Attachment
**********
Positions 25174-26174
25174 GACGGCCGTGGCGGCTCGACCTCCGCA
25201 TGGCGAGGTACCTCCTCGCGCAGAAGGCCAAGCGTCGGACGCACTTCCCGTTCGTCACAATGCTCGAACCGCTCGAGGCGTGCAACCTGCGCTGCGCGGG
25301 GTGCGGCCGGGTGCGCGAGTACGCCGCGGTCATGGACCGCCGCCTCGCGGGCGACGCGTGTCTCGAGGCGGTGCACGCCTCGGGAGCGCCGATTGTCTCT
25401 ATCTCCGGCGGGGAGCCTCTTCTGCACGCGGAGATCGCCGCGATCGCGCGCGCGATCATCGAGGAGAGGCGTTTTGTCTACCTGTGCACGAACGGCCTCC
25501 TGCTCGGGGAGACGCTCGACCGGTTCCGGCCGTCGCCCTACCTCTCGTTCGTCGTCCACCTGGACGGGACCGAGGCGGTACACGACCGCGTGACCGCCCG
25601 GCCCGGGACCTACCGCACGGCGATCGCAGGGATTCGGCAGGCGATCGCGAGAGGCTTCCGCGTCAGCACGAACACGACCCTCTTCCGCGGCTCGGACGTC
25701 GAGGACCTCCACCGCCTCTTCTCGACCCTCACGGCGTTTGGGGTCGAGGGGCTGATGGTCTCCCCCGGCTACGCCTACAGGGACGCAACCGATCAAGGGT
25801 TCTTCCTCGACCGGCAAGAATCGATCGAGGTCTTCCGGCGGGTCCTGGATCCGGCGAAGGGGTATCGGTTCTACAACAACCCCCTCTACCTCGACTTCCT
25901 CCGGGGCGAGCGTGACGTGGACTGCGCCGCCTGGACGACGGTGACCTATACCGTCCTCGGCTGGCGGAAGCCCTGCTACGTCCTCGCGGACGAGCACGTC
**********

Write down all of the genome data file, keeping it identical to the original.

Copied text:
Positions 25174-26174
25174 GACGGCCGTGGCGGCTCGACCTCCGCA
25201 TGGCGAGGTACCTCCTCGCGCAGAAGGCCAAGCGTCGGACGCACTTCCCGTTCGTCACAATGCTCGAACCGCTCGAGGCGTGCAACCTGCGCTGCGCGGG
25301 GTGCGGCCGGGTGCGCGAGTACGCCGCGGTCATGGACCGCCGCCTCGCGGGCGACGCGTGTCTCGAGGCGGTGCACGCCTCGGGAGCGCCGATTGTCTCT
25401 ATCTCCGGCGGGGAGCCTCTTCTGCACGCGGAGATCGCCGCGATCGCGCGCGCGATCATCGAGGAGAGGCGTTTTGTCTACCTGTGCACGAACGGCCTCC
25501 TGCTCGGGGAGACGCTCGACCGGTTCCGGCCGTCGCCCTACCTCTCGTTCGTCGTCCACCTGGACGGGACCGAGGCGGTACACGACCGCGTGACCGCCCG
25601 GCCCGGGACCTACCGCACGGCGATCGCAGGGATTCGGCAGGCGATCGCGAGAGGCTTCCGCGTCAGCACGAACACGACCCTCTTCCGCGGCTCGGACGTC
25701 GAGGACCTCCACCGCCTCTTCTCGACCCTCACGGCGTTTGGGGTCGAGGGGCTGATGGTCTCCCCCGGCTACGCCTACAGGGACGCAACCGATCAAGGGT
25801 TCTTCCTCGACCGGCAAGAATCGATCGAGGTCTTCCGGCGGGTCCTGGATCCGGCGAAGGGGTATCGGTTCTACAACAACCCCCTCTACCTCGACTTCCT
25901 CCGGGGCGAGCGTGACGTGGACTGCGCCGCCTGGACGACGGTGACCTATACCGTCCTCGGCTGGCGGAAGCCCTGCTACGTCCTCGCGGACGAGCACGTC